On the first day of the US Open, the United States Tennis Association (USTA) Billie Jean King National Tennis Center unveiled a sculpture of tennis trailblazer and icon, Althea Gibson.
Almost 69 years to the day, on August 25, 1950, Gibson broke barriers by becoming the first Black woman to play at the U.S. National Championships at Forest Hills. Gibson went on to shatter many glass ceilings and rake up a myriad of victories including becoming the first Black woman to win Wimbledon and U.S. titles, two years in a row.
During the ceremony to reveal the statue, USTA President Patrick Galbraith said, “Althea Gibson’s talent, strength and unrelenting desire to achieve made her a great champion. She made tennis a better place, by opening doors and opening minds, doing so with grace and dignity. She is receiving a recognition she richly deserves.”
Former USTA President Katrina Adams, who led the charge to honor Gibson said, “Today, we honor Althea’s journey, we honor her success, we honor her courage. We salute the path that she paved for me and for all other persons of color—including the great Arthur Ashe—by unveiling this incredible monument in the shadow of the stadium that bears his name. Today, we unveil a monument that will honor the courage and commitment of the great Althea Gibson for generations to come.”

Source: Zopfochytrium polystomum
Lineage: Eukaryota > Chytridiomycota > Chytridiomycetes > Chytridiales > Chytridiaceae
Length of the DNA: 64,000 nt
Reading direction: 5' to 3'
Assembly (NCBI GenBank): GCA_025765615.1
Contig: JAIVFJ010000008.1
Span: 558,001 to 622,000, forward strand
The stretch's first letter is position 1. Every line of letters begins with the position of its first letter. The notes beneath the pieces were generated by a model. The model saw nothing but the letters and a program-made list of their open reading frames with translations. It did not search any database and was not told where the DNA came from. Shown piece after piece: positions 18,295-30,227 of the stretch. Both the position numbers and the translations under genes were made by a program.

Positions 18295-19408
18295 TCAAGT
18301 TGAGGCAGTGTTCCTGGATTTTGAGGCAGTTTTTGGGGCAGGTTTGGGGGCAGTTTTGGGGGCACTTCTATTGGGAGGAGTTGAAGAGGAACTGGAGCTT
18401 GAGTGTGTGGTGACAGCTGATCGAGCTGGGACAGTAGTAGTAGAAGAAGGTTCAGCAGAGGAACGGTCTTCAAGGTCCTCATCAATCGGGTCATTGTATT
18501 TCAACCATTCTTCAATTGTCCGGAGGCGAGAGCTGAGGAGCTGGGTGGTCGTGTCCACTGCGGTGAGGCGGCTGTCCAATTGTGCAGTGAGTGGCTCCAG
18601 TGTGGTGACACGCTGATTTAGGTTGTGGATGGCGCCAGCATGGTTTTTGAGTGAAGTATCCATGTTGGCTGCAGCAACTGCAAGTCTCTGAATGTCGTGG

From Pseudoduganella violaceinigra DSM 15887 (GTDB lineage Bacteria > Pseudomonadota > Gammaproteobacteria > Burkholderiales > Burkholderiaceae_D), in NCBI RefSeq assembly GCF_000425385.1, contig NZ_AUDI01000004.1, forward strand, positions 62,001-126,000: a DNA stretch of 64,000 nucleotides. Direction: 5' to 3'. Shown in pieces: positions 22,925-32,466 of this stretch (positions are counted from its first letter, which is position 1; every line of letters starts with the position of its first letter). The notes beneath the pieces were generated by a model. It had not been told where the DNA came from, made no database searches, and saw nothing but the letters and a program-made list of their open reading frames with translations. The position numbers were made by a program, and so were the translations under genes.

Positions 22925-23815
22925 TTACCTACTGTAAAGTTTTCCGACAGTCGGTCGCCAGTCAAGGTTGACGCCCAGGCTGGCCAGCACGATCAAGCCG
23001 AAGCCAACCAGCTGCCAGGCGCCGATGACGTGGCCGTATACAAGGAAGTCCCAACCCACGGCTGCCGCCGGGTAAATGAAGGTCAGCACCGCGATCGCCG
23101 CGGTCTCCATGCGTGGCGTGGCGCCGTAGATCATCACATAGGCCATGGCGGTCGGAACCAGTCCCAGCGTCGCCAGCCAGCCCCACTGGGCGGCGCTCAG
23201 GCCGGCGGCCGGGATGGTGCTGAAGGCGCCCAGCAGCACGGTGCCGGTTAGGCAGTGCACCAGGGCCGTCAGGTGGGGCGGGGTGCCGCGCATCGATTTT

The sculpture was created by artist Eric Goulder and includes an Augmented Reality (AR) viewfinder within the 2019 US Open app. The AR experience follows Gibson’s life, career and legacy and includes video footage, photos, a 3D hologram of the sculpture that fans can project, and other graphics. The entire experience is narrated by another tennis legend, Billie Jean King. King was present at the ceremony and spoke about the honor saying, “Welcome home Althea Gibson. A lot of us have waited a long time for today to happen. We’ve finally gotten over the finish line.”
Gibson’s friend and former doubles partner, Angela Buxton, was also in attendance to share fond memories of the legend. The sculpture is a bust of the icon with a quote emblazoned on it from Gibson that reads, “I hope that I have accomplished just one thing: that I have been a credit to tennis and my country.”